I just had to content myself with Norman castles and Monet. Ain't so bad, really.

Bastille Day in Les Andelys

The weather in Normandy continues to be blistering, so became an effort in pushing Sir Gulliver up the hills. No matter how beautiful the surrounding countryside can be, it does get a bit old at times. When I pulled into the Camping Municipal de Bernay, I felt completely whacked: sweaty, sunburned, dehydrated, and more than a little bit ticked off by the 5+km additional road I'd just struggled over, due to the signs for "le Camping" continuing to point me away from the centre de ville. When I checked in with acceuil (welcome) the woman was totally delighted to meet what I think she said was the first American to camp there. Wel, I can certainly guarantee I was the first middle-aged female solo cycle tourist to show up on her watch. Anyway, she insisted that before I set up camp I spend time talking with about 10 other campers, all French, all talking a mile a minute, and drink a glass of champagne. Well, when you've just ridden 40+km in a broiling Normandy heatwave, of course that's exactly what you want to do, isn't it.

But she was so nice, how could I say no, so I agreed, accepted a glass and tried to remember how to speak French. Well, being exhausted, I couldn't remember the words to just about anything, and I mangled the verb tenses so awfully that one of the other campers helpfully tried to give me a grammar lesson. Well, it was about the only thing I could do was restrain myself from screaming:"listen, mate, I am totally whacked and the last thing I care about right now is the present pluperfect tense." So I smiled, and excused myself to go collapse in the shower.

After Bernay, it was évreux, chosen precisely because I notices a "voie verte" on the tourism map. This means S-H-A-D-E, so that's the route I took. I chose to skip visiting Rouen because there was no voie verte in sight. After Evreux it continued like this, until I ran out of Voies Verte and headed for the Seine, and Les Andelys, actually 2 separate towns: le petit and le grand, which are about 25km from Vernon, and the closest camping to Giverny, where Monet's house is.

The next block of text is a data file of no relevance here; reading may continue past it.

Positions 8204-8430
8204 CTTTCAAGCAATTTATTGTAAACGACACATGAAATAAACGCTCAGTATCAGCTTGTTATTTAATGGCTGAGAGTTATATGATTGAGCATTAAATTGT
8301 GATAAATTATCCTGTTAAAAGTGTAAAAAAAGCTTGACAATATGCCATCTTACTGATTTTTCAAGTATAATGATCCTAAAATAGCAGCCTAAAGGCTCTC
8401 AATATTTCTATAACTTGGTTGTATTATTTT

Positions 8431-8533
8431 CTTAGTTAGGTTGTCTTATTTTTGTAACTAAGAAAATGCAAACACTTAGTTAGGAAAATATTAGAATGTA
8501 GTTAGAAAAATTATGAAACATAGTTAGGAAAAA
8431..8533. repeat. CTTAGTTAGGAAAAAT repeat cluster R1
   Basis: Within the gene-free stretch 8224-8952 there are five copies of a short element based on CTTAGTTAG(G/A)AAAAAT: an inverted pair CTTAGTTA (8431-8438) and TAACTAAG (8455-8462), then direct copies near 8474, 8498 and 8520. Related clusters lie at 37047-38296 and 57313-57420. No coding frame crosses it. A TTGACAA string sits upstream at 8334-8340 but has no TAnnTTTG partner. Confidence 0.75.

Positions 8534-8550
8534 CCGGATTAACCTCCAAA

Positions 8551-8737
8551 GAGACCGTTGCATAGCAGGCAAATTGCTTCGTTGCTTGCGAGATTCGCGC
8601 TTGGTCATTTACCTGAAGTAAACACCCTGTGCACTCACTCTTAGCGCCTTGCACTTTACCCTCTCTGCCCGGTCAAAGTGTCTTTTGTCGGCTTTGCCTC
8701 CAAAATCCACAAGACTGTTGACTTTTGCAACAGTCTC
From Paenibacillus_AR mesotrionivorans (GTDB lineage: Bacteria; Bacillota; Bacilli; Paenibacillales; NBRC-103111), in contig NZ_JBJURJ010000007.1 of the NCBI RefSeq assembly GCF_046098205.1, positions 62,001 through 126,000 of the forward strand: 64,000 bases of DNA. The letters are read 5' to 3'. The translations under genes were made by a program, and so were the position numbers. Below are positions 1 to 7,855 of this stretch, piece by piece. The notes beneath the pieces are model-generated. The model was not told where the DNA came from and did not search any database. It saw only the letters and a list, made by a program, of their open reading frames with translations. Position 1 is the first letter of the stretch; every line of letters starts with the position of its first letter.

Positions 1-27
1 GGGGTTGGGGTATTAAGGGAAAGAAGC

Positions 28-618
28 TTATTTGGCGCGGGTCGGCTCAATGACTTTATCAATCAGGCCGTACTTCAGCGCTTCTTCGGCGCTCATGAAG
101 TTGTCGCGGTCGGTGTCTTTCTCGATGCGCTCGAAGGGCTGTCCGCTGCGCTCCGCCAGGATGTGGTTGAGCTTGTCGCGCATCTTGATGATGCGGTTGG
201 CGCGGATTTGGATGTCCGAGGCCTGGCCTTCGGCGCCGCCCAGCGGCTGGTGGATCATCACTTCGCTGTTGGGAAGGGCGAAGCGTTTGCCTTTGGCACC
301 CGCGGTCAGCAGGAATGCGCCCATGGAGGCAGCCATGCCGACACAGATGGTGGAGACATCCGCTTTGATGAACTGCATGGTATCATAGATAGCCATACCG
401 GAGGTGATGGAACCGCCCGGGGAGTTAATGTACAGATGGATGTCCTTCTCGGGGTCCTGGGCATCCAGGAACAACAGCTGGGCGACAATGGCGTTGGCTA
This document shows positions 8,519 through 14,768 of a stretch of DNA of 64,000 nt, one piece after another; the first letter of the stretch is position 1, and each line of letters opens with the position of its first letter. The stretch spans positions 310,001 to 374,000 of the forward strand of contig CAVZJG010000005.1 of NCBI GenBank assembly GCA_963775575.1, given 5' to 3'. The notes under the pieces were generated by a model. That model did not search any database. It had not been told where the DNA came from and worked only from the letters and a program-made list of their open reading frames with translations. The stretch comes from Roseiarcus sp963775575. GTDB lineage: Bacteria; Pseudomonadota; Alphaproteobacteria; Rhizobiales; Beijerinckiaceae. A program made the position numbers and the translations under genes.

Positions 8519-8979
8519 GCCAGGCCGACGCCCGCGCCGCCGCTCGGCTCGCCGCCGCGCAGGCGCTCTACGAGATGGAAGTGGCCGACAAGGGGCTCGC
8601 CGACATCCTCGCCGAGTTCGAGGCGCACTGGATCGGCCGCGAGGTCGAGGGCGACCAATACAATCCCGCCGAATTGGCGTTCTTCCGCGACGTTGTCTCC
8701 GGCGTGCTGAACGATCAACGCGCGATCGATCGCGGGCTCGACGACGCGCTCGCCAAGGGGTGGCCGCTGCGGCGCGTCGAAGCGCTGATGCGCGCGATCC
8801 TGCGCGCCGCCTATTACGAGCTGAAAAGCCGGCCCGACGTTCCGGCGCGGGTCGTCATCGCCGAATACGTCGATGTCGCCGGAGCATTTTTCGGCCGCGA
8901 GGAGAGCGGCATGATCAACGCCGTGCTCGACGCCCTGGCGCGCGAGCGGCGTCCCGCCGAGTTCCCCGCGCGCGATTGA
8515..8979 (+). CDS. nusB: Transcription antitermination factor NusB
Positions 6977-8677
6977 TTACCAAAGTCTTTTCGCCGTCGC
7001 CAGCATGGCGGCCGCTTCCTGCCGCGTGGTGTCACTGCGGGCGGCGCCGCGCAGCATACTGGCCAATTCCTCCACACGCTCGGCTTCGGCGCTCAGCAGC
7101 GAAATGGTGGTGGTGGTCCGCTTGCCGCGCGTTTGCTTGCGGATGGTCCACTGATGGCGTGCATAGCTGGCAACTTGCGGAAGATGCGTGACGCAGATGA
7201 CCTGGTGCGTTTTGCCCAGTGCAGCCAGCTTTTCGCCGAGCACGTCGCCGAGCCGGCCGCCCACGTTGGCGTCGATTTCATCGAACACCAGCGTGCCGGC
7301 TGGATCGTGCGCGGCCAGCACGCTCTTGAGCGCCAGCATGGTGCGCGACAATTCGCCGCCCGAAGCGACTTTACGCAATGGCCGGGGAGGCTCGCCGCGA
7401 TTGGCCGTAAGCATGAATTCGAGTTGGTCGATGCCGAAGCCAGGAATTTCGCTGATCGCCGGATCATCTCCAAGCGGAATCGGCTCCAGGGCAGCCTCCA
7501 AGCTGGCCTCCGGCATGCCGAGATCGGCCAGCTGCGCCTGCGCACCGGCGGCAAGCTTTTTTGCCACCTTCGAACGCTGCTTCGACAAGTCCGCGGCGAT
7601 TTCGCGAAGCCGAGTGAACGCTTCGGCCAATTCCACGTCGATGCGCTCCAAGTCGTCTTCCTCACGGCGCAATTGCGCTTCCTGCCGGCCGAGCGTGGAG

This meant 2 days in Andelys, which was fine with me. The camping de l'ile de trois rois is in the loveliest location imaginable: banks of the Seine, at the foot of Chateau Galliard, built by Richard the Lionheart in C12th. Folks, we are talking seriously old here.

On Bastille Day I planned to ride, blessedly free of the full pannier load and zip out n back to Giverny, getting a good dose of Impressionism for the day. Well, I was impressed all right, impressed by a thunderstorm that involved 3 hours of non-stop rain, thunder so loud the birds flew out of the trees, and all happening about 5km out of Vernon, where, soaked and defeated, I rode back to Les Andelys, and spent about 30 mins shivering in the shower trying to warm up. Still, by 6pm, the weather turned blistering hot again, so the Bastille Day dance was held on the banks of the Seine, with the combined population of petit and grand all salsa-ing, or doing the tango, or, in one case happily doing some local version of Texas line dancing, all the while while the band played dance tunes that echoed off the walls of Richard's fortress. The other activity of the townsfolk is to set off all the firecrackers you have purchased within about, hmm 5 metres of the stage. Everyone was letting off firecrackers, dads showing their toddler sons how to light a stick of dynamite just so, groups of teenagers setting off firecrackers under the nearby bridge, to maximize the effect. The best moment was when Madame le Maire was doing the formal fireworks countdown, and we were about to witness 15 mins of feu d'artifice set off from the castle overhead. As Madame spoke, a wayward rocket, from one of her consituents, scored a direct hit on the stage. Oh-la-la! No worries, nobody hurt, not a gendarme in sight.